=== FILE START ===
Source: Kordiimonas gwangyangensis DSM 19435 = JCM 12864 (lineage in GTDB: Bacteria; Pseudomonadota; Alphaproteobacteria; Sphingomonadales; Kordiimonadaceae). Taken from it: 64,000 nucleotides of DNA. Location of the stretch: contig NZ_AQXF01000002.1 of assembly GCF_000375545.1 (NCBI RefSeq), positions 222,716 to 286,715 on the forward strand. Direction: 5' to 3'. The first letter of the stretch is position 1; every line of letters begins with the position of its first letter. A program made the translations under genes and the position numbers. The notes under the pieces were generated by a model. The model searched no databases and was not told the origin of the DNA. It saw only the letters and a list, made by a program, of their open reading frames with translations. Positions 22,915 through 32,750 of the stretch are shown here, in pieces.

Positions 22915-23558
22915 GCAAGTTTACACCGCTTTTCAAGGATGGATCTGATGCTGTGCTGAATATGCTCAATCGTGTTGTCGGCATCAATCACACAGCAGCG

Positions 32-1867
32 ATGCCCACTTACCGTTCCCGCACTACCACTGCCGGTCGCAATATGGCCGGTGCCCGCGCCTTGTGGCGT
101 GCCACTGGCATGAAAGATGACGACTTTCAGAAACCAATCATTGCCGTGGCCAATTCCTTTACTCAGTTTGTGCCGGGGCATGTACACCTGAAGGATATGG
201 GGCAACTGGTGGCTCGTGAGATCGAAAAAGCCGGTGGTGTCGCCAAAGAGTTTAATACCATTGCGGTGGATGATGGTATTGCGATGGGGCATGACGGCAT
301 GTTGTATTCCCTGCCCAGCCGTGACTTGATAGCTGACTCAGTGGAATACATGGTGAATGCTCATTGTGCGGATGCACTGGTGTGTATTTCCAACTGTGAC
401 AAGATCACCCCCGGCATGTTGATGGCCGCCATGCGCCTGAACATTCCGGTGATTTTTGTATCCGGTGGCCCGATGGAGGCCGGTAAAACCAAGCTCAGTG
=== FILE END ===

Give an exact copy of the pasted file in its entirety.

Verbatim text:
Source: Kordiimonas gwangyangensis DSM 19435 = JCM 12864 (lineage in GTDB: Bacteria; Pseudomonadota; Alphaproteobacteria; Sphingomonadales; Kordiimonadaceae). Taken from it: 64,000 nucleotides of DNA. Location of the stretch: contig NZ_AQXF01000002.1 of assembly GCF_000375545.1 (NCBI RefSeq), positions 222,716 to 286,715 on the forward strand. Direction: 5' to 3'. The first letter of the stretch is position 1; every line of letters begins with the position of its first letter. A program made the translations under genes and the position numbers. The notes under the pieces were generated by a model. The model searched no databases and was not told the origin of the DNA. It saw only the letters and a list, made by a program, of their open reading frames with translations. Positions 22,915 through 32,750 of the stretch are shown here, in pieces.

Positions 22915-23558
22915 GCAAGTTTACACCGCTTTTCAAGGATGGATCTGATGCTGTGCTGAATATGCTCAATCGTGTTGTCGGCATCAATCACACAGCAGCG

Positions 32-1867
32 ATGCCCACTTACCGTTCCCGCACTACCACTGCCGGTCGCAATATGGCCGGTGCCCGCGCCTTGTGGCGT
101 GCCACTGGCATGAAAGATGACGACTTTCAGAAACCAATCATTGCCGTGGCCAATTCCTTTACTCAGTTTGTGCCGGGGCATGTACACCTGAAGGATATGG
201 GGCAACTGGTGGCTCGTGAGATCGAAAAAGCCGGTGGTGTCGCCAAAGAGTTTAATACCATTGCGGTGGATGATGGTATTGCGATGGGGCATGACGGCAT
301 GTTGTATTCCCTGCCCAGCCGTGACTTGATAGCTGACTCAGTGGAATACATGGTGAATGCTCATTGTGCGGATGCACTGGTGTGTATTTCCAACTGTGAC
401 AAGATCACCCCCGGCATGTTGATGGCCGCCATGCGCCTGAACATTCCGGTGATTTTTGTATCCGGTGGCCCGATGGAGGCCGGTAAAACCAAGCTCAGTG